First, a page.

Even more constraining for the Soviets was the fact that the KGB was always subordinate to the almighty Party, itself (despite its supposed infallibility) given to changes in geopolitical mood as well as factional infighting and stifling bureaucracy. The KGB’s heirs, whom Putin has empowered as the new Russian nobility, have few of these constraints and even fewer reasons to be scrupulous in how they ply their trade. What took months or years now takes seconds to do on the internet, and the saturation effect of this technology more than makes up for the crudity of results. People who believe Obama is Kenyan and that 9/11 was an inside job aren’t going to quibble over the Photoshop quotient of a photograph showing John McCain meeting with Abu Bakr al-Baghdadi in Syria.
But there’s another marked difference between then and now.
In the 20th century, those most amenable to the Kremlin line and Kremlin lie were those who genuinely believed that the dictatorship of the proletariat had been realized in the Soviet Union and wanted to import that dictatorship into their own country. If the Soviet Union had a fatal weakness it was that it actually had a positive raison d’être, from which followed the negative strategy of matching and defeating the West.
The messianic mission to spread Marxism-Leninism throughout the world had its ebbs and flows but was never fundamentally in question after 1917. Sympathizers and fellow travelers, as they were known, could thus be embarrassed whenever the stated revolutionary aim of Marxist-Leninism ran up against brute counterrevolutionary reality. The morning and evening editions of a French Communist newspaper memorably ran opposite editorials about Hitler on the day the Molotov-Ribbentrop Pact was signed. There’s an entire lexicon of short-hands and phrases that encompassed for so many intellectuals their disillusionment with this experiment with the future: “When was your Kronstadt?,” “The midnight of the century,” “Panzer-kommunismus,” “The God that failed,” “Fascism with a human face,” etc.
Today, there aren’t any gods left to fail and fascism has got an anonymous frog avatar. No one is seriously embarrassed by Russia failing to live up to its end of the bargain because it never really promised to do anything.
At the domestic level, Putin has couched his authoritarianism under mushy and meaningless slogans such as “managed democracy” and the “dictatorship of the law,” but not even he believes in them and no one really expects anyone else to either.
At the international level, he has allowed the country to become a kind of lighthouse for any political or cultural conceit that has been, at least until recently, adrift in the West. No ethos means a greater promiscuity in whom you make your friends and allies. It’s now not at all awkward or questionable to change your stripes, depending on your audience; it’s an advantage.
A social reactionary defends Putin because he stands for everything a reactionary would like: blood-and-soil nationalism, corporatist political economy, state-sponsored religion, media censorship, legalized homophobia and misogyny, a suspicion of foreigners (especially Muslims), a self-loathing about how suicidal the West has grown for lacking all of the above, plus a hatred of supranational institutions such as NATO and the European Union. Tucker Carlson, Steve Bannon, Matteo Salvini, Viktor Orban, Nigel Farage, Richard Spencer and, to a degree, Donald Trump, all look east for cures to what ails them at home.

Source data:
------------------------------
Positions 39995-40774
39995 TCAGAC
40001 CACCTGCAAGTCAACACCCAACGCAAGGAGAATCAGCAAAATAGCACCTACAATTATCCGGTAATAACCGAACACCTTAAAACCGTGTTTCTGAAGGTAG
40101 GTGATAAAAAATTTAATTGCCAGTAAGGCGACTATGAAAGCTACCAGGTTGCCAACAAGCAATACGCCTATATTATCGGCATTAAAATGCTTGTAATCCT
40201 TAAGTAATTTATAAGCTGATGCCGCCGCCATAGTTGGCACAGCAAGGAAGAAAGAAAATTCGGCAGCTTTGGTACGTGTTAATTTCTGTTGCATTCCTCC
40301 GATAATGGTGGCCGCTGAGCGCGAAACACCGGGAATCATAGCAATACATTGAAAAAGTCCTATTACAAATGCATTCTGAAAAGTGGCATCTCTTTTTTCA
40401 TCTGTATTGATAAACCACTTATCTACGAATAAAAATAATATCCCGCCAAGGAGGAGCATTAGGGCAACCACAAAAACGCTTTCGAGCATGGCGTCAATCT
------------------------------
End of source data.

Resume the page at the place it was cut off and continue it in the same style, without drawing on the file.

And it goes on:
A hard leftist, meanwhile, finds plenty to admire in Putin because he sees Russia as a necessary counterweight to American, NATO and E.U. “imperialism.” The institutionalized bigotries, the mafia tactics and the rampant human rights abuses are either unfortunate side-effects as Russia struggles to be a resurgent world power, or outright exaggerations and inventions by liberals and neocons looking to maintain the unipolar world order.
Russian tanks, after all, have done in the Republic of Georgia, Ukraine and Syria what Soviet tanks used to do in Hungary, Czechoslovakia and Afghanistan—except they’ve done it better. These, in the view of the hard left, are not embarrassments but rather accomplishments. Seumas Milne, Jeremy Corbyn’s chief strategist and spindoctor, is perhaps the best embodiment of this type of thinking and has conveniently told us so over the many years he spent as columnist for The Guardian. The Slovenian pop philosopher Slavoj Zizek, a self-styled Leninist who runs down migrants on Russian state propaganda outlets and thinks Trump is preferable to Clinton, is another.
Perhaps worst of all, however, is the only constituency meant to be a bulwark against Russian belligerence. The declining post-liberal consensus hasn’t been so terribly liberal when the material underpinnings of its consensus have been challenged. This is something Putin cleverly cottoned on to from the very beginning of his presidency, and exploits even now.
The centrist investment banker, the “progressive” tech CEO, and the Davos-frequenting Fortune 500 board member all like making money and do not particularly like asking where it came from. They may not defend the Kremlin per se, but they will usually oppose any efforts to sanction Russia, cut it out of the global economic system or restrict its billionaires’ access to offshore jurisdictions and American and European property markets. Things they secretly wish they could get away with in their own countries aren’t merely tolerated side-effects of Russia’s rough-and-tumble brand of capitalism, they’re in-built features of it. If only the authorities didn’t investigate but rewarded money-launderers at HSBC and Deutsche Bank the way the Kremlin does those at Sberbank or VTB.
All this is another way of saying that mobilizing democratic nations to fight the scourge of communism was easy compared with mobilizing them to fight the scourge of money. Just ask Mark Zuckerberg.